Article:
Chapter 25: Electronics

Operational Amplifier
An amplifier is a device which increases the signal strength of an analogue signal input. An operational amplifier (op-amp) is an important system building block, which can be configures in many different ways in order to cause amplification of signals for different applications.

The open loop voltage gain Go is given by;

G0 = output voltage/ input voltage

Which is given by;

Vo = Vout/ (V+ – V)

The operational amplifier cannot generate an output voltage which is greater than its supply voltage. If such an input is used which attempts to produce an output greater than Vs+ or less than Vs-1 the output voltage will stay at Vs+ or Vs-1.

Using the equation Gout = VOUT/ (V+ – V)

We can see the following possible output voltage.

Op-amp as a comparator

Comparators are usually used in sensor circuit, for example a circuit which detects when the temperature in a room drops below a certain level and causes a heater to turn on.

When its temperature decreases, the resistance of the thermistor decreases.

The potential divide formed of the thermistor and R1 will produce a varying voltage, which is used as the non-inverting (V+) input of the op-amp.

  • When the temperature of the thermistor is low, its resistance will also be low, therefore the voltage across R1, will be small, and so V, will also be small. Given that V+ is larger than the voltage across the variable resistor, the output to the heater will be +120 V so it will be turned on.
  • When the temperature of the thermistor is high, its resistance will also be high, therefore the voltage across R1 will be small, and so V+ will also be small. Given that V+ is smaller than the voltage across the variable resistor, the output to the heater will be 0 V so it will be turned off.

Inverting amplifier configuration

In an inverting amplifier configuration, the output voltage from the operational amplifier is fed back into the inverting input of the op-amp, forming a closed-loop circuit with negative feedback. Due to this, the gain of the op-amp can be adjusted to much lower values.

An example inverting amplifier configuration is shown on the right. Note that the power supply connections are not shown, however unless otherwise noted, they are assumed to be present.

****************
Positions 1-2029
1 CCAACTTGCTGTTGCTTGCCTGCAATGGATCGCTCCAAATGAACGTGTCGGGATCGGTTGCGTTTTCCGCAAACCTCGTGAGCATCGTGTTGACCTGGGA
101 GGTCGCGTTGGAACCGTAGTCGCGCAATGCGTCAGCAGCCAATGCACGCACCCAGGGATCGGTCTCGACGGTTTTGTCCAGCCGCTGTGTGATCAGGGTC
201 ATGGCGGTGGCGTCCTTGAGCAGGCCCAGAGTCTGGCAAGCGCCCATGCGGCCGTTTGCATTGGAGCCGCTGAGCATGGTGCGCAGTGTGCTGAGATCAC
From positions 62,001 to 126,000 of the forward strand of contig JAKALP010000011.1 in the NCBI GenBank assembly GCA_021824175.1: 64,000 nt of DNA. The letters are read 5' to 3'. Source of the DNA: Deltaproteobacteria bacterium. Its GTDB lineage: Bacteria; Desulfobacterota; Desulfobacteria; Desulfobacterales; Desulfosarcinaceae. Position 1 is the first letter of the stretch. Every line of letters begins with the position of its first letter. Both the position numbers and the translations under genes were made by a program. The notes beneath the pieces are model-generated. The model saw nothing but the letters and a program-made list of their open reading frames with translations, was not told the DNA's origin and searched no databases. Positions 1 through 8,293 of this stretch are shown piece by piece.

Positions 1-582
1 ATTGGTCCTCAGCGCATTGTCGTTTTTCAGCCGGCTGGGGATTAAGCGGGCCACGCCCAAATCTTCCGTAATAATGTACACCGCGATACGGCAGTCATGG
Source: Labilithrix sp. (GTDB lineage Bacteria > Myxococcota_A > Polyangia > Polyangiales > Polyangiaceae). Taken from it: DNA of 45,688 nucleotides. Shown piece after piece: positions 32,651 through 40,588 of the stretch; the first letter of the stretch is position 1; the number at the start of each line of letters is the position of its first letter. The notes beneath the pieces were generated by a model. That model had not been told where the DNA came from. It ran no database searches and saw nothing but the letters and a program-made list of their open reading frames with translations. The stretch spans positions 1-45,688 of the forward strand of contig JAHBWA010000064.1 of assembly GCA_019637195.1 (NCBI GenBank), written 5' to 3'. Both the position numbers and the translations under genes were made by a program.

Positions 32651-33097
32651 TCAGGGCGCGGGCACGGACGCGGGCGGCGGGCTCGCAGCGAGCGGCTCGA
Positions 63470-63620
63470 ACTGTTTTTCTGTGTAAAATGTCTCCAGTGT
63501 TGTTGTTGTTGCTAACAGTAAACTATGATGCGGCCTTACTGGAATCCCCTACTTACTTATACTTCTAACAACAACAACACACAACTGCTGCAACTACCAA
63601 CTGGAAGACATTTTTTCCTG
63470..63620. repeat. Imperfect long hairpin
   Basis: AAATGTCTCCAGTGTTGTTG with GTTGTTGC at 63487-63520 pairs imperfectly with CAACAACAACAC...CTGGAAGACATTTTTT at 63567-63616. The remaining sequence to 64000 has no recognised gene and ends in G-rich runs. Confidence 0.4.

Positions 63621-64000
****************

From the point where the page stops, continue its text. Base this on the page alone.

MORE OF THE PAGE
Using virtual earth analysis, and the assumptions noted below, we can derive the transfer function (voltage output equation) for this type of circuit.

Assumptions:

  • The op-amp is ideal (requirements for this are noted above).
  • The op-amp in operating in its linear region and so is not saturated.

By looking at the inverting amplifier configuration above, you can see that the non-inverting input voltage is 0 V (as it is connected to the ground). And as the op-amp is ideal, it has infinite open-loop gain (AOL). Using these piece of information, we can rewrite the open-loop transfer function as shown:

Vout=AOL (V+-V)

Vout= ∞ × (0 –V-)

V – = -Vout/ ∞

 

This equation shows us that the voltage at the inverting input is virtually zero, as it is such a small value (because it is divided by infinite open-loop gain) it can be regarded as zero. This point in the circuit is known as a virtual earth, as even though it is not connected to earth, it (virtually) has a value of 0 V. The location of the virtual earth is shown on the circuit on the right using a red cross.

Non-inverting Amplifier Configuration

A non-inverting amplifier configuration does not affect the polarity of the signal, so it is useful if a signal must be amplified and keep its original polarity. In this configuration, the output voltage from the operational amplifier is fed back into the non-inverting input of the op-amp.

The transfer function of a non-inverting amplifier configuration is given by:

VOut/Vin = 1 + Rf/R1

It is important to note that the gain can never be lower than 1.

We know that:

Iin = Vin/Rin

And,

If = Vout/Rf

The input resistance is very high so virtually no current enters or leave the inverting input (-) of the op-amp.

If Vin is a positive potential the current from left to right Vout will be negative;

If = – Iin

And Vout/Rf = -Vin/Rin

Thus Gain is given by;

G = Vout/Vin = – Rf/Rin

The negative sign shows that when the input voltage is positive then the output voltage is negative.